exposure. Based on the explanation in Unit III.C.3., regarding
residential use patterns, chronic residential exposure to residues of
hexythiazox is not expected.
3. Short-term risk. Short-term aggregate exposure takes into
account short-term residential exposure plus chronic exposure to food
and water (considered to be a background exposure level).
There are potential short-term exposures from the pending
residential uses for hexythiazox. The Agency has determined that it is
appropriate to aggregate chronic exposure through food and water with
short-term residential exposures to hexythiazox.
Using the exposure assumptions described in this unit for short-
term exposures, EPA has concluded the combined short-term food, water,
and residential exposures result in aggregate MOEs of 16,000 for adults
and 1,300 for children. Because EPA's level of concern for hexythiazox
is a MOE of 100 or below, these MOEs are not of concern.
4. Intermediate-term risk. Intermediate-term aggregate exposure
takes into account intermediate-term residential exposure plus chronic
exposure to food and water (considered to be a background exposure
There are potential intermediate-term exposures from the pending
residential uses for hexythiazox. The Agency has determined that it is
appropriate to aggregate chronic exposure through food and water with
intermediate-term residential exposure to hexythiazox.
Using the exposure assumptions described in this unit for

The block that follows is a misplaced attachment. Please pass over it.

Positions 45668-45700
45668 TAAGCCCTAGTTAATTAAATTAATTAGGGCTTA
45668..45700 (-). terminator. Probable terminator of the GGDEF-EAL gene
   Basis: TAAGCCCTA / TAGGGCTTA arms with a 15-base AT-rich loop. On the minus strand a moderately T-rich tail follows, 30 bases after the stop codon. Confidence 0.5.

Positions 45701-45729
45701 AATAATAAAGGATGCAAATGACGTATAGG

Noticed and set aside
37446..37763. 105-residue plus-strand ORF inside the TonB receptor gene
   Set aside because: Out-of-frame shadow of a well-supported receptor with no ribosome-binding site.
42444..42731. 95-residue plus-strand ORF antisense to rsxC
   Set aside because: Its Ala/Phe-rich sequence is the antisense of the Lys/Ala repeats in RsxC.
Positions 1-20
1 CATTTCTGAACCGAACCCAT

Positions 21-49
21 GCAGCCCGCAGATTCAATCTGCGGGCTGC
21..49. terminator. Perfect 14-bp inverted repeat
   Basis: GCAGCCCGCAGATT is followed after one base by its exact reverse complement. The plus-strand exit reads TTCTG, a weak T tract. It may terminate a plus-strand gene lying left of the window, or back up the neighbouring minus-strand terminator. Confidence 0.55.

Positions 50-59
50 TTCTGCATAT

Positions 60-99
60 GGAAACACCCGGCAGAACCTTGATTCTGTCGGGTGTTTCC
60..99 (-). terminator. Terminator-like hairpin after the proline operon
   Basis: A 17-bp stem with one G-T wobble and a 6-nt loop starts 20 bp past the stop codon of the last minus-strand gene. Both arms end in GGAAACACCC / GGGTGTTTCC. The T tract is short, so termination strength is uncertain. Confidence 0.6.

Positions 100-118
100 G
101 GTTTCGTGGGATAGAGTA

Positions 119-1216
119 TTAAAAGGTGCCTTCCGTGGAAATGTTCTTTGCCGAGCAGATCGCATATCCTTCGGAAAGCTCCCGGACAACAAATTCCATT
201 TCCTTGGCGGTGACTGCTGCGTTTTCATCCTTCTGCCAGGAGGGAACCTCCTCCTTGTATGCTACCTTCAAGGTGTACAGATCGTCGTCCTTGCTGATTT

intermediate-term exposures, EPA has concluded that the combined
intermediate-term food, water, and residential exposures result in
aggregate MOEs of 16,000 for adults and 1,700 for children. Because
EPA's level of concern for hexythiazox is a MOE of 100 or below, these
MOEs are not of concern.
5. Aggregate cancer risk for U.S. population. EPA has classified
hexythiazox as ``Likely to be Carcinogenic to Humans,'' but has
determined that there is insufficient evidence to quantify risk using a
cancer slope factor. As discussed in Unit III.A EPA concluded that
regulation based on the chronic RfD will be protective for both chronic
and carcinogenic risks. As noted in this unit there are no chronic
risks of concern.
6. Determination of safety. Based on these risk assessments, EPA
concludes that there is a reasonable certainty that no harm will result
to the general population, or to infants and children from aggregate
exposure to hexythiazox residues.
IV. Other Considerations
A. Analytical Enforcement Methodology
Adequate enforcement methodology (high performance liquid
chromatography with UV detection (HPLC/UV)) is available to enforce the
tolerance expression. The method may be requested from: Chief,
Analytical Chemistry Branch, Environmental Science Center, 701 Mapes
Rd., Ft. Meade, MD 20755-5350; telephone number: (410) 305-2905; e-mail
B. International Residue Limits
A Codex MRL is established at 1.0 ppm for grape. The Agency has
harmonized the residue level, but notes that it is not possible to
harmonize the tolerance expression at this time as the Codex maxium
residue limit (MRL) includes parent only. There are no currently
established Canadian or Mexican MRLs for residues of hexythiazox in/on
C. Revisions to Petitioned-For Tolerances